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Can a Car Key Be a Deadly Weapon under PC 245(a)(1)?

What is a deadly weapon?  Is it limited to a gun or a knife?  What about a steel pipe being used to hit someone over the head?  How about a feather, if one uses the pointed end to poke someone’s eye out and that person bleeds to death?  How about a beer bottle if one breaks it and then hold it by one end as a knife?
 
The following case tested the limits of what types of objects may qualify as a deadly weapon under Penal Code § 245(a)(1), assault with a deadly weapon.

In November, 2015, Brian Koback walked into a Riverside car rental agency and grabbed a set of car keys from the front desk.  He then walked out.  Chase, an employee of the rental agency, gave chase.  Chase asked Koback for the keys back.  Koback ignored Chase and kept walking.  Chase then summoned two other employees to help stop Koback and get the keys back.
 
The three employees formed a circle around Koback and again demanded the keys back.  Koback responded that they had better move away or he would “fuck them up.”  The employees backed away and Koback walked across the street.  The employees followed him there and demanded the keys back again.

Koback then held the keys in his palm with one of the keys with the sharp, or ignition end, sticking out between his knuckles.  He then lunged at one of the employees and “swung” or “swiped” the key at the employee’s torso with force.  Koback did not make contact with the employee, as he backed away in response.  Koback then put the key in his pocket and ran away, but law enforcement captured him about 40 minutes later.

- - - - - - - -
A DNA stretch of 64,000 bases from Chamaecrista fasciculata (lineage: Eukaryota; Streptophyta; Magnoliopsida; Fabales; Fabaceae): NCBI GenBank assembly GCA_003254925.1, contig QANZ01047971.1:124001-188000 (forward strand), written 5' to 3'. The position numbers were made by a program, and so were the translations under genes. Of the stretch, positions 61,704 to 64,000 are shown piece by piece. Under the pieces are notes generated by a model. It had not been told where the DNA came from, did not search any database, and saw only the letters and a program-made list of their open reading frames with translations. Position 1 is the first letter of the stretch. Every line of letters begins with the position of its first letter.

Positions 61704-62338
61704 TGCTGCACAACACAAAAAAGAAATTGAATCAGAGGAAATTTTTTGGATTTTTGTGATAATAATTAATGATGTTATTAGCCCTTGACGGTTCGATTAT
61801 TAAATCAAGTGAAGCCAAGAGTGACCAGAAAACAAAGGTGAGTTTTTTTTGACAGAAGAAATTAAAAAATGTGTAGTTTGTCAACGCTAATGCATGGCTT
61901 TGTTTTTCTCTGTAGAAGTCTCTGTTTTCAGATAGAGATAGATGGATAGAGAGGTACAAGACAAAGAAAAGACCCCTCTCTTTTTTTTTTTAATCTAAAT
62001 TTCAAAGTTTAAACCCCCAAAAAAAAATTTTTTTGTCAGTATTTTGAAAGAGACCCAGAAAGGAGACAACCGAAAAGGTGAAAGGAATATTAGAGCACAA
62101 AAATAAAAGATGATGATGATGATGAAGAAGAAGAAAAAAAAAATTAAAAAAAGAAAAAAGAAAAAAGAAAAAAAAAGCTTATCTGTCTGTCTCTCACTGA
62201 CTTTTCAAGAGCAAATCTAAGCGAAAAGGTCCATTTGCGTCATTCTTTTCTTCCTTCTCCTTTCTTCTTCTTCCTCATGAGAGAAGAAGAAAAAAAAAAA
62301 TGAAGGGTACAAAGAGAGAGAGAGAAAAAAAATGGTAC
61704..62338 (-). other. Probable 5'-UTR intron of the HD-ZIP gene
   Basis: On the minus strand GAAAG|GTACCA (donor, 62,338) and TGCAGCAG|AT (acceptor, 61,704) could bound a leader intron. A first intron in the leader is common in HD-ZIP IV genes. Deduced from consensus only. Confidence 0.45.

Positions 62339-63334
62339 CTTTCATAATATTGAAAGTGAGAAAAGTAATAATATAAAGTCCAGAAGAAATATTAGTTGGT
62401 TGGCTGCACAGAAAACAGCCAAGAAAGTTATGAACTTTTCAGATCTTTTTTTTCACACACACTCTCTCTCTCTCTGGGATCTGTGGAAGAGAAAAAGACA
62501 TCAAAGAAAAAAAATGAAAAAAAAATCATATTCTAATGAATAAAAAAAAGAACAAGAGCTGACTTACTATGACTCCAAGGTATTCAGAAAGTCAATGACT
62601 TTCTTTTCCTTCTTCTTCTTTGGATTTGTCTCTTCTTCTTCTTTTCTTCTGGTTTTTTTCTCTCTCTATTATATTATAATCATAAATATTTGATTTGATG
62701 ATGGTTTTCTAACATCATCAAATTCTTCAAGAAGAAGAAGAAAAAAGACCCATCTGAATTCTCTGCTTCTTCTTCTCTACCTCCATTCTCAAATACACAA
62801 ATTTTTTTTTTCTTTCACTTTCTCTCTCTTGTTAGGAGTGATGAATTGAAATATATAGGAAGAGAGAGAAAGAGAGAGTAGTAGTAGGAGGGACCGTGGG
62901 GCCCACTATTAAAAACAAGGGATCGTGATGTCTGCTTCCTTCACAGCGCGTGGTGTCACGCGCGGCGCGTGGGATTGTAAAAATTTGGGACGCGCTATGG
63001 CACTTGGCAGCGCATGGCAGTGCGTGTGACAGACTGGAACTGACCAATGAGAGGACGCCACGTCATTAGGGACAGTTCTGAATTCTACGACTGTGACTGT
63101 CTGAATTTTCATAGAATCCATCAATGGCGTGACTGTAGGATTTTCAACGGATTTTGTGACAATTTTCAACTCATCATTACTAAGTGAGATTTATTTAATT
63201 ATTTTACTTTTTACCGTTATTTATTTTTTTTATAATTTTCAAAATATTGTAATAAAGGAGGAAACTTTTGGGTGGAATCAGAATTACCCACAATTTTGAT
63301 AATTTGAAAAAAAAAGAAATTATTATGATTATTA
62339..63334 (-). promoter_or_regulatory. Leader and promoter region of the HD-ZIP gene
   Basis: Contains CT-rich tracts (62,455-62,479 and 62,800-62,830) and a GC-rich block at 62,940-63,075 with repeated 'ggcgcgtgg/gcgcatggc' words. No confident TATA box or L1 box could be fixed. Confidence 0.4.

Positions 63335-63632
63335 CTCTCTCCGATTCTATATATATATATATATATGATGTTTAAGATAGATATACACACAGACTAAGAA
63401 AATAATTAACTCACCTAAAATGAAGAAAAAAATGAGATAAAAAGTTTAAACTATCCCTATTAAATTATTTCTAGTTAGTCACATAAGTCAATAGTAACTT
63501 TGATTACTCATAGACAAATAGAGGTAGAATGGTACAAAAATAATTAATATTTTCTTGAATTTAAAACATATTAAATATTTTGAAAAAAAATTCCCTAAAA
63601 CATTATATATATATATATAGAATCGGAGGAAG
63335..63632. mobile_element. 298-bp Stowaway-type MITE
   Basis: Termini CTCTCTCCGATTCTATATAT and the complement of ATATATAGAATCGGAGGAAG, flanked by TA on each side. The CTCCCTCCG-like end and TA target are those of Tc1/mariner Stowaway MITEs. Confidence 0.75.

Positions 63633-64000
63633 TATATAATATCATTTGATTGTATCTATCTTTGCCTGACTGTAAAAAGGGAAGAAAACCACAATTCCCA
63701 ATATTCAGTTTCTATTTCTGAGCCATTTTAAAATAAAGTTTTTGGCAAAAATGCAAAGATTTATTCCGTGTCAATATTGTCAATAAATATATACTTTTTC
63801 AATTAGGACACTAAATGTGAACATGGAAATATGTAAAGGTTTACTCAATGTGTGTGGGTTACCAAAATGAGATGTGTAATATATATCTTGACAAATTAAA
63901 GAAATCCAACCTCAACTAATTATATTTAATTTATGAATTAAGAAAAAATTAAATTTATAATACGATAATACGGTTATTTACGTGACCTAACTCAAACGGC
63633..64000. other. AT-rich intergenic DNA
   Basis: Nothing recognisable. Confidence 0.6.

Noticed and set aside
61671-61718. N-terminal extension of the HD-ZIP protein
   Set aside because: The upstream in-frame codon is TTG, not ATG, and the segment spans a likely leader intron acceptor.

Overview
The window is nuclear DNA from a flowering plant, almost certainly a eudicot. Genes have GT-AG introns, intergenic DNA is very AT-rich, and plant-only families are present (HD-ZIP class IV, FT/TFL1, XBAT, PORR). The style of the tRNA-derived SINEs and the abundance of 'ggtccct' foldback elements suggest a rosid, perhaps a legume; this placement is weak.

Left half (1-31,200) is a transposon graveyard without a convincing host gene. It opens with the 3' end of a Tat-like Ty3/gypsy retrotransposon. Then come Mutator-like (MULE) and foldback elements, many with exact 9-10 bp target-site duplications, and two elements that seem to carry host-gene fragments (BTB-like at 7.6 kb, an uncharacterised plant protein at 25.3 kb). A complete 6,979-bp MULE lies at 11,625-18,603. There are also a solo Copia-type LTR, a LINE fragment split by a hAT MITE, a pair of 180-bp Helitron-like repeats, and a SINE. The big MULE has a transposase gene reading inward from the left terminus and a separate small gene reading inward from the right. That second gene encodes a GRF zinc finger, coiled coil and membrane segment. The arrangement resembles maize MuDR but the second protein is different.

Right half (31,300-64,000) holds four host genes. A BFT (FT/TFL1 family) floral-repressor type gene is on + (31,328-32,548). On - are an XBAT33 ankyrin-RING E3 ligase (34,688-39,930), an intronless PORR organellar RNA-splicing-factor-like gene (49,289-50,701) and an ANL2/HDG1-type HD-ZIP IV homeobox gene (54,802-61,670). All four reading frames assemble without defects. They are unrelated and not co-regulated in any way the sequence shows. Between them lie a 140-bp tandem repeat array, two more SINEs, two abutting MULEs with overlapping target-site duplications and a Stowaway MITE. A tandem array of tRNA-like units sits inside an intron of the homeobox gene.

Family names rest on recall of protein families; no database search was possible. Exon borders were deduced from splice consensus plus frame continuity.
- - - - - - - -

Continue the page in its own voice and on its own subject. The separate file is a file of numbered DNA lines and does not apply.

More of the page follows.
Koback was charged with and convicted of robbery, assault with a deadly weapon (under Penal Code § 245(a)(1), assault with a deadly weapon other than a firearm) and resisting arrest (he allegedly fought with police and injured three deputies).  As he had a prior strike conviction, Judge W. Charles Morgan in Riverside County sentenced him to 14 years and four months in state prison.

On appeal to the Fourth Appellate District, he argued that his conviction for assault with a deadly weapon is improper because there was no evidence he used the car keys in a manner that was capable of inflicting and likely to create great bodily injury.  He argued that car keys are not an inherently dangerous or deadly object.

In People v. Koback (2018) 25 Cal.App.5th 323, the Fourth Appellate District held that substantial evidence supported a conviction for assault with a deadly weapon.  The appellate court agreed that car keys are indeed not an inherently dangerous or deadly object, but when used in the manner as did Koback, they were capable of causing and likely to result in serious bodily injury (citing to People v. Aguilar (1997) 16 Cal.4th 1023, at 1029).

The appellate court explained that under Penal Code § 245(a)(1), a “deadly weapon” is any “object, instrument or weapon which is used in such a manner as to be capable of producing or likely to produce death or great bodily injury.”  Some objects, “while not deadly per se, may be used under certain circumstances, in a manner likely to produce death or great bodily injury.” Aguilar, supra, 1028-1029.

For example, a metal butter knife with a rounded end, but a few ridges on one edge, can be considered a deadly weapon if used in a stabbing motion.  In re B.M. (2018) 6 Cal. 5th 528.  In B.M., a case our office summarized in a prior article, the knife did not penetrate the blanket covering the intended victim or cause any injury.  In that case, the California Supreme Court stated that it mattered not that the victim was not injured or that defendant was not adept at using a knife, but that the use of the butter knife “likely” or it is was “probable” that it could have inflicted great bodily injury or, just as easily, mayhem on the victim’s face.

Here, it was likely or probable that the swinging motion of a pointed metal key could have inflicted great bodily injury or mayhem on the rental car employee that Koback swung his hand towards, so such conduct constituted assault with a deadly weapon.

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